But he could be an aggressive businessman, she added. “He always stood up for what he deserved in whichever way he could,” she said. “When it came to what was due to him, he had to get that. No ifs, no buts, no maybes.”

When he and his wife were arrested for illegal possession of a firearm in 1983, she said, “he took the rap so I could go free” and served time in Kingston’s General Penitentiary. He was also arrested repeatedly for possession of cocaine and struggled with addiction for many years.

In addition to his wife, he is survived by his mother, Enid Murray; a brother, Sylvester; 12 children; and a grandson.

In a 2001 interview, Mr. Isaacs reflected on his legacy. “Look at me as a man who performed works musically,” he said. “Who uplift people who need upliftment, mentally, physically, economically — all forms. Who told the people to live with love ’cause only love can conquer war, and to understand themselves so that they can understand others.”
Gregory was my favorite reggae singer and a friend of mine. I got to know him when I made regular visits to his African Museum Record Shop in Kingston, during the 80s, when I spending six months a year in Jamaica working on my thesis on Marcus Garvey in grad school.

I also managed to hook him up with Harry Boros at the Channel Club in Boston in 1986. Gregory managed to get a 48 hour visa to do one show at the 2000 person capacity club which had almost no seats and was really a big gigantic dance hall.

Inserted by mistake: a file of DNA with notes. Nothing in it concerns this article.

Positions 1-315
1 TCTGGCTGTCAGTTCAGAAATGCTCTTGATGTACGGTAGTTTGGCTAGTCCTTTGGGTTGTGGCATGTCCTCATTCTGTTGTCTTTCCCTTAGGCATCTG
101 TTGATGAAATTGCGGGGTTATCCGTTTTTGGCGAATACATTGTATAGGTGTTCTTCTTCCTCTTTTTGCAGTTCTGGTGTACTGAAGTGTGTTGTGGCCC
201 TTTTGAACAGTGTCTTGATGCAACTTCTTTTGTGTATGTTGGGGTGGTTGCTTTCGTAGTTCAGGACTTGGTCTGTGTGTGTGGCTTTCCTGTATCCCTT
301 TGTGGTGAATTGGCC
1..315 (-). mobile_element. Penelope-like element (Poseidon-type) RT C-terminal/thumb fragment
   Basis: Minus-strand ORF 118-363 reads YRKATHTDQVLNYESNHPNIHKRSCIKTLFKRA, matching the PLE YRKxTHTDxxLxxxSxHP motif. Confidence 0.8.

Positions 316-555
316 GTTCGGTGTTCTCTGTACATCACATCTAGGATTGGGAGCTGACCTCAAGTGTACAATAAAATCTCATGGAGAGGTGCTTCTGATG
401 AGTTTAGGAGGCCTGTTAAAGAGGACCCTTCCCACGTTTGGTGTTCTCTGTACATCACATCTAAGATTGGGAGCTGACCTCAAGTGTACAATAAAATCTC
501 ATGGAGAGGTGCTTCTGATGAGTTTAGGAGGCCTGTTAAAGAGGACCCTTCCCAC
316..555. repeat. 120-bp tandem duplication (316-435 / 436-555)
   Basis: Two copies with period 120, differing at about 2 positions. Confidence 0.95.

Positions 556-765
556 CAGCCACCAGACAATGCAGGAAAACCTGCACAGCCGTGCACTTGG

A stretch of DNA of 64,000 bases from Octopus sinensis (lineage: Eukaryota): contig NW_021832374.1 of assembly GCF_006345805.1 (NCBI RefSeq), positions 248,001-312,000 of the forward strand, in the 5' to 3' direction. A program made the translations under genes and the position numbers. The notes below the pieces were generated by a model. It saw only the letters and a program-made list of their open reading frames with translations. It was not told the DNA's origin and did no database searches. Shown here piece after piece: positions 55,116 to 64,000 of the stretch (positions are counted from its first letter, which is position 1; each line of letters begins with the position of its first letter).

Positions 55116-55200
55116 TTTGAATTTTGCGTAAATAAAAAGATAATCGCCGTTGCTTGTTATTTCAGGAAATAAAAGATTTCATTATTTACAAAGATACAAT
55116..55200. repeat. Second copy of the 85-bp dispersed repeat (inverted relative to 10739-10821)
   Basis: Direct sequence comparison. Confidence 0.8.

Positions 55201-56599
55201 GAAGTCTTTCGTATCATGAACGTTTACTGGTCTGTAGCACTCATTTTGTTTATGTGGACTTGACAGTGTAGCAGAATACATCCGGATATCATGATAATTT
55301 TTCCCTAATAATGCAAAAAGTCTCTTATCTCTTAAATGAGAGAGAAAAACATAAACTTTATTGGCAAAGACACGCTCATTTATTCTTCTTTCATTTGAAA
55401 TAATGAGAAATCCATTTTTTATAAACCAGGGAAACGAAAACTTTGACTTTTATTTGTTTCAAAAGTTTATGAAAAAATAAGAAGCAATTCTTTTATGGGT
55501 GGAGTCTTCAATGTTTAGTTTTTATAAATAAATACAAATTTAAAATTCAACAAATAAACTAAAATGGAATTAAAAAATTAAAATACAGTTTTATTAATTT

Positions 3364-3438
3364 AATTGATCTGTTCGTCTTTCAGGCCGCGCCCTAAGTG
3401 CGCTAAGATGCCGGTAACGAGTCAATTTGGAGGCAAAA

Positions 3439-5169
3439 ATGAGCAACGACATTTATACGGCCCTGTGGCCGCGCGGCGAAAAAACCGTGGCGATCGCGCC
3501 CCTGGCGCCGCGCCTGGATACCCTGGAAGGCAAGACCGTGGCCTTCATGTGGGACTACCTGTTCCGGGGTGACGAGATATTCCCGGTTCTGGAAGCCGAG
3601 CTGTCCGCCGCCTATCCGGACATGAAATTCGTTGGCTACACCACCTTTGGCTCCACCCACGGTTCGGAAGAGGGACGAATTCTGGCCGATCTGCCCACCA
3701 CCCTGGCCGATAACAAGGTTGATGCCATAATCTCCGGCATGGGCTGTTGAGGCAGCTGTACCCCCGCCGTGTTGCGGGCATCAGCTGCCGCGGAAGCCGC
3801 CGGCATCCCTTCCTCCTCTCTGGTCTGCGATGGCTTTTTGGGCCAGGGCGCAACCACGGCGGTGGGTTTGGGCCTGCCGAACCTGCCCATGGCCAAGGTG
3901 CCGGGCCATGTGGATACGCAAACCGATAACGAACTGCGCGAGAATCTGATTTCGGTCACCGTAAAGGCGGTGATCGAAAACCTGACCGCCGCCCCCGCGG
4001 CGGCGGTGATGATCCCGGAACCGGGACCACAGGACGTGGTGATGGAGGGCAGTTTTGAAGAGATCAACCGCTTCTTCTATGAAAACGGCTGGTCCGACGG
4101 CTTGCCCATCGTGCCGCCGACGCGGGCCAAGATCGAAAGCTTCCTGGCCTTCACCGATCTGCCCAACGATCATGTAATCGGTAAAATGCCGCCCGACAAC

I worked in the deejay booth during Gregory's Channel appearance and it was the best reggae show I've ever seen. Half-Pint opened the show, followed by Sugar Minott and his crew and finally Gregory came out at 2 am with the Roots Radics backing him and played til 4 am. Gregory is the only singer I've ever seen that made women swoon and pass out right on the dance floor. That night 5 or 7 women fainted while Gregory played.

It's unfortunate that Gregory never gained the overwhelming international popularity of Tosh or Marley. He certainly deserved to be better known. The biggest career barrier for Gregory was he got busted for weapons and drugs charges in 1983, just as he was breaking big in the United States and the UK. Gregory spent a great deal of his time in and out of General Penitentiary (Gregory called it G.P.) over on Tower Street in Kingston. His guns and frequent cocaine drug busts made it nearly impossible for him to tour outside of Jamaica during most of the 80s and early 90s. Harry Boros had to work a lot of diplomatic back channels to get a 48 hour visa for Gregory to play that show in 1986.